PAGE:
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Meth Overdose

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Is your loved one regularly consuming methamphetamine? Are you worried they might experience an overdose?

Many loved ones of people with meth addiction have the same questions. In Kentucky, 1,069 people died from methamphetamine-related overdoses in 2022. However, by understanding what a meth overdose is and what signs to look for, you can help save your loved one’s life. At SUN Behavioral Health Kentucky, we solve unmet needs, and one of the ways we do so is by helping loved ones understand how they can help in the event of a meth overdose.

Understanding Meth Overdose

A meth overdose occurs when someone has consumed more meth than their body can handle at once. When this happens, it is a medical emergency, and the person requires professional care to save their life. There are several ways an overdose can happen.

When people take meth, they often experience multiple side effects. These effects usually come during one of two stages. When someone is experiencing a “high,” it gives them feelings of euphoria, alertness, and energy due to increased dopamine in the brain. However, these feelings do not last long and quickly wear off into what is known as a “crash,” which can come with feelings of depression. To gain the positive emotions of the high back, many people will take more meth and start the cycle over again, or they might take more of the substance in an attempt to make those emotions last longer.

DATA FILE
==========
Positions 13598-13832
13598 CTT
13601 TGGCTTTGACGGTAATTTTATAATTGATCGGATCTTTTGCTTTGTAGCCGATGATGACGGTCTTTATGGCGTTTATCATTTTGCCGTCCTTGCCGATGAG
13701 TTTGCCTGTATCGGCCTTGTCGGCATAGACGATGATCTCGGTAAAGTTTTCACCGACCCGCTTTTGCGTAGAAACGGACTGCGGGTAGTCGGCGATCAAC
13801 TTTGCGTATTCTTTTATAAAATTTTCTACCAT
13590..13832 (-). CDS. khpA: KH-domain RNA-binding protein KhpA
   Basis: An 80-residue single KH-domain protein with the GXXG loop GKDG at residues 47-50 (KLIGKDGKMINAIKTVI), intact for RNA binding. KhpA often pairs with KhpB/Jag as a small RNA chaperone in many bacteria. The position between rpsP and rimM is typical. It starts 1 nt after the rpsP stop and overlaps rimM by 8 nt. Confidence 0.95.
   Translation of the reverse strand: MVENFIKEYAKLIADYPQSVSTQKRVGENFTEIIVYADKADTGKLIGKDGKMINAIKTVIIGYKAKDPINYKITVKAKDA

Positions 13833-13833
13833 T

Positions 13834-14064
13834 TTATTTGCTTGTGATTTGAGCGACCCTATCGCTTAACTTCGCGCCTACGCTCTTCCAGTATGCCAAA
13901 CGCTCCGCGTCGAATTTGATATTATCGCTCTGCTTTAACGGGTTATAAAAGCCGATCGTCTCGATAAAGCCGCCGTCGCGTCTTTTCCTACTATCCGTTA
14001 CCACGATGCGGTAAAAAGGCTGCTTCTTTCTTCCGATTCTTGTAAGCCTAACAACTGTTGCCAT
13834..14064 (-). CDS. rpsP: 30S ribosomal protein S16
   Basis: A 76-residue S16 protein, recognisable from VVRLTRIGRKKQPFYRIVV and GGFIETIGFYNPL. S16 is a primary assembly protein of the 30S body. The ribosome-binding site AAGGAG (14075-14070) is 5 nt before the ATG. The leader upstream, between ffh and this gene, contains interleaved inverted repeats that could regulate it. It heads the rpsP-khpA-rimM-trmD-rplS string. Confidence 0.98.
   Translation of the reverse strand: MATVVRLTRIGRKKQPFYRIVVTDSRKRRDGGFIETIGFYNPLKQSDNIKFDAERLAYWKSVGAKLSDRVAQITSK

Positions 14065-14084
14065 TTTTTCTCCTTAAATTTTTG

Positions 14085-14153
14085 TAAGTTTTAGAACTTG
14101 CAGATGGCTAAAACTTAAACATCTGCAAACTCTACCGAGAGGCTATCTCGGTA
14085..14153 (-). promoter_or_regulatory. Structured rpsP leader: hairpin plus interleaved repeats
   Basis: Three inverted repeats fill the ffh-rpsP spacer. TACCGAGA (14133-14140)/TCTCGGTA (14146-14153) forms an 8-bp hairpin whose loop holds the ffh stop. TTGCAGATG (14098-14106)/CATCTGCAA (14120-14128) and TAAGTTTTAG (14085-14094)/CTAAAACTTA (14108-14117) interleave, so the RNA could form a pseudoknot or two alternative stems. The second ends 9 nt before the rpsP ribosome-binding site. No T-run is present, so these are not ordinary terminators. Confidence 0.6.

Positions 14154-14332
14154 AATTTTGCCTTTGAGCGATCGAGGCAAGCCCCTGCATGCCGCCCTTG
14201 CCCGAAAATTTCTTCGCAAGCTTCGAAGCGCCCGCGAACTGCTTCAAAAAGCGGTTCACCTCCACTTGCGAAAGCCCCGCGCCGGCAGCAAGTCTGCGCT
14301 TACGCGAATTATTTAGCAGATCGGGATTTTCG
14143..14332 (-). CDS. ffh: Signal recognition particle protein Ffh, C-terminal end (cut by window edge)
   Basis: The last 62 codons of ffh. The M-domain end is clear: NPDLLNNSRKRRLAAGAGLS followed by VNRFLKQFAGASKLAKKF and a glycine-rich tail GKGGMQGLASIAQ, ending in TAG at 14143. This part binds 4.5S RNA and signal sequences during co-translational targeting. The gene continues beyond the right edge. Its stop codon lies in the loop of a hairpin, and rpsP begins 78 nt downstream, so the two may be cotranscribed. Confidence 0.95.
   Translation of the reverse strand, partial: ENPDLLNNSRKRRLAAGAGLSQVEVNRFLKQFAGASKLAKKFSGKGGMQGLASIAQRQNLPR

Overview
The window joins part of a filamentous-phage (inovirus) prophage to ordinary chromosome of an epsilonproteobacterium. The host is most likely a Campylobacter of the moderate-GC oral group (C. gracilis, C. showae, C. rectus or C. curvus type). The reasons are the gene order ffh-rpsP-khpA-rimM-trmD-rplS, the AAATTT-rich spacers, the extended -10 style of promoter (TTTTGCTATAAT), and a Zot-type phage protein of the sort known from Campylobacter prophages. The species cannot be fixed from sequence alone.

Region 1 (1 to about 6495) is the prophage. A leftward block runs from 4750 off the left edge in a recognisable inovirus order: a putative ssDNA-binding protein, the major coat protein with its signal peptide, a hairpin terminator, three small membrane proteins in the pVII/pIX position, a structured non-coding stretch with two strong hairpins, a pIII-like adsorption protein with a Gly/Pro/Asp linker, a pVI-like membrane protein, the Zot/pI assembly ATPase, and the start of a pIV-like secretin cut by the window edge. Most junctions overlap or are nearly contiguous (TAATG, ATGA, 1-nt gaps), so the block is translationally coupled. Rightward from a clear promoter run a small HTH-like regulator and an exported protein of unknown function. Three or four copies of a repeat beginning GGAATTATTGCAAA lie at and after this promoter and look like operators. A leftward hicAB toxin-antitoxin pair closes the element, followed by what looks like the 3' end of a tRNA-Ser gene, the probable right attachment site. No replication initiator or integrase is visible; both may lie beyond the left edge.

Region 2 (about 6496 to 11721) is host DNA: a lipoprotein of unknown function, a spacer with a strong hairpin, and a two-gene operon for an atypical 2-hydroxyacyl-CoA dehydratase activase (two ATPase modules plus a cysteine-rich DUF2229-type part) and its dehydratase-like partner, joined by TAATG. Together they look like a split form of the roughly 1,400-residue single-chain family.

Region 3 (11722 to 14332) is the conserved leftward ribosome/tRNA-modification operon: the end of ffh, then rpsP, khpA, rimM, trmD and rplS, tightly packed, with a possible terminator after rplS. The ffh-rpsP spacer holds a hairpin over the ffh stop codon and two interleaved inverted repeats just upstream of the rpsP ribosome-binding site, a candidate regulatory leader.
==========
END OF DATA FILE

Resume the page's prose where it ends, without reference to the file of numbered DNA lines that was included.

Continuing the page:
Over time, someone with a meth use disorder may build up a tolerance to the substance, which means they will require a higher dose to get the same effects. People want to experience the high for as long as they can, which can lead to rapidly increasing doses or mixing meth with other substances such as heroin or fentanyl. Both the practice of cutting meth with other substances, which can be unpredictable, and increasing doses can lead to someone experiencing an overdose.

However, sometimes, an overdose can happen after the first time someone consumes methamphetamine. This is a risk, as the individual has no tolerance to the substance.

understanding meth overdose

Meth Overdose: Common Signs and Symptoms

When someone is experiencing an overdose of any substance, medical attention is needed immediately. However, depending on the substance, the symptoms of overdose may be different. Since methamphetamine is a stimulant, someone experiencing a meth overdose will have different symptoms than someone experiencing an opioid overdose. Understanding the symptoms of a meth overdose can save lives. Symptoms to look out for if someone you love is consuming meth include:

  • Dilated pupils
  • Irregular heartbeat
  • Shortness of breath
  • Hypertension
  • Heart attack
  • Altered mental status
  • Agitation
  • Chest pains
  • Increased body temperature

Meth Overdose Dangers

Meth overdose is extremely dangerous. However, everyone experiences a different combination of overdose symptoms. For instance, some people may experience stroke or heart attack, which can result in serious health complications or death. Others may experience seizures. These can result in loss of consciousness or impaired motor skills.

Some individuals may experience nausea, diarrhea, or vomiting during their overdose, which can lead to dehydration. However, others can experience hallucinations and feel like bugs are crawling under their skin, leading to psychological distress.

If a meth overdose is left untreated, it can result in death. In 2022, 34,022 people died from a meth-related overdose in the United States. Understanding what symptoms to look for will allow your loved one to get the life-saving care they need.

What Should You Do if You or a Loved One Experiences a Meth Overdose?

The most important thing to remember is to remain calm and call 911 immediately. It is essential to stay on the phone with the dispatcher until help arrives so you can keep them updated on the status of your loved one. Help is coming.